IAAM will stand where 100,000 slaves took first steps on American soil

Greenville News – March 8, 2018, Manie Robinson, mrobinso@greenvillenews.com

CHARLESTON – A swift, cool breeze lifts off the Cooper River. It frisks through the crowns of the towering palm trees that line the paved walkway. Small boats wobble in the calm waters on the east side of the Charleston peninsula.

A neatly manicured patch of grass provides a tranquil spot for a blanket and a book. In the distance, the steel cables of the Ravenel Bridge stretch in splendor. To the right, flags fly over Fort Sumter, where the first shots of the Civil War were fired.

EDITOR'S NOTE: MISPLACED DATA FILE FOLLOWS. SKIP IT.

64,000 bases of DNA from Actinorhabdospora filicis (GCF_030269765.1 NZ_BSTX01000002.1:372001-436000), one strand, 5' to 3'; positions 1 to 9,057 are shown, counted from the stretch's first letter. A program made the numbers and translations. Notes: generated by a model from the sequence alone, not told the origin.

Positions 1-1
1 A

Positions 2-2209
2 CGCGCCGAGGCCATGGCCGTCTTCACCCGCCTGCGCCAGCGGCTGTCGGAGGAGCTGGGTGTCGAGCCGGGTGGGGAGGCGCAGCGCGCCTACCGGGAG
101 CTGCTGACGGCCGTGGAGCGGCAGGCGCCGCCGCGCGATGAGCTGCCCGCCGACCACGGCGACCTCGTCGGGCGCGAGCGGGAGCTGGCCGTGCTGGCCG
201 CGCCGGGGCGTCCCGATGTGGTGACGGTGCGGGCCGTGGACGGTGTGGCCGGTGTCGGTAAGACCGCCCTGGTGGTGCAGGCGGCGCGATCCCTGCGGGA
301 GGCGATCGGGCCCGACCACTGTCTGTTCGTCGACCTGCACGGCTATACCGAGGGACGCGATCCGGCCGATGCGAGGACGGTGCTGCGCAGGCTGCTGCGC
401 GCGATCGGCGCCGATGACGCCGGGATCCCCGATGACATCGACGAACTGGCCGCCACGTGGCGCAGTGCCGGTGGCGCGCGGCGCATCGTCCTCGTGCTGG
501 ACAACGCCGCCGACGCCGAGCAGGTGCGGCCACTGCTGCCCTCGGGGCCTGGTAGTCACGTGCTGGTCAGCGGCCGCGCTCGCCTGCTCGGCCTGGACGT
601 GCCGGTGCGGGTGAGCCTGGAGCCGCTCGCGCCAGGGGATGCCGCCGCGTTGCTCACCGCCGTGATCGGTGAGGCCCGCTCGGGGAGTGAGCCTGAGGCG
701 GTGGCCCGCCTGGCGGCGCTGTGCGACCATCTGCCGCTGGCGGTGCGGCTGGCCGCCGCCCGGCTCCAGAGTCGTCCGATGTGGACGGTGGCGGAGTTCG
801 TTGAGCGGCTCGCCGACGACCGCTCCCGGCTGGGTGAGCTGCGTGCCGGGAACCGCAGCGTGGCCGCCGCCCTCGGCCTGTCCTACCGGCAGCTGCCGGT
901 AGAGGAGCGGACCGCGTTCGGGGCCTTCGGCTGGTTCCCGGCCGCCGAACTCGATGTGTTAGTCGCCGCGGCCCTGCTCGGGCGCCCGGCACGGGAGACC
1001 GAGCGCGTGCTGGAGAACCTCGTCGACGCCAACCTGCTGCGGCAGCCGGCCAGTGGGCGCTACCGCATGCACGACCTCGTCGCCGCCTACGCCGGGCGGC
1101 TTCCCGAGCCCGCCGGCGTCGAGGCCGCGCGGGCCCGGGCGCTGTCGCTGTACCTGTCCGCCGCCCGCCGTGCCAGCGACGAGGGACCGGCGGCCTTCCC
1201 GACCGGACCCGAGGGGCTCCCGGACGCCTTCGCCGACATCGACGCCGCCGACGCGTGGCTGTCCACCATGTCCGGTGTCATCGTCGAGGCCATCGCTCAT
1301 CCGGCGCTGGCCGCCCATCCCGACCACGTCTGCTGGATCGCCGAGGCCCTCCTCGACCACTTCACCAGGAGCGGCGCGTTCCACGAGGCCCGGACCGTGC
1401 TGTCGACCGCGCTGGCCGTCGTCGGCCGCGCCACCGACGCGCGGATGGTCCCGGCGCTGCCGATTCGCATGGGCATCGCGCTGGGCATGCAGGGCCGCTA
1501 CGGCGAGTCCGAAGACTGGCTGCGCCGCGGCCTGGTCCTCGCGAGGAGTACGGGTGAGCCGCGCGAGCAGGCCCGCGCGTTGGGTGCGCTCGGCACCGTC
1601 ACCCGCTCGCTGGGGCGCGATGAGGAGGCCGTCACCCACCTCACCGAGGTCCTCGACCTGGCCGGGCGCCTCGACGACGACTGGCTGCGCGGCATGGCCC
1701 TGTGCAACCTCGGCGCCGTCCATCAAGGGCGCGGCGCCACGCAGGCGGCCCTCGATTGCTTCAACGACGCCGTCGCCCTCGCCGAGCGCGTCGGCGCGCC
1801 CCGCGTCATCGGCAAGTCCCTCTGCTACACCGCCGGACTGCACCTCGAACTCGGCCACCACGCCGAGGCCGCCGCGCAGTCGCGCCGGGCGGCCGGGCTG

Soon, this waterfront wonderland will be home to the International African American Museum. The $100 million, 40,000-square foot facility will bridge solemn history and modern magnificence. It will offer captivating exhibits, engaging events and a breathtaking view of the Charleston Harbor.

However, this land is more than prime riverfront real estate. It connects deeply to the heritage the museum aims to commemorate.

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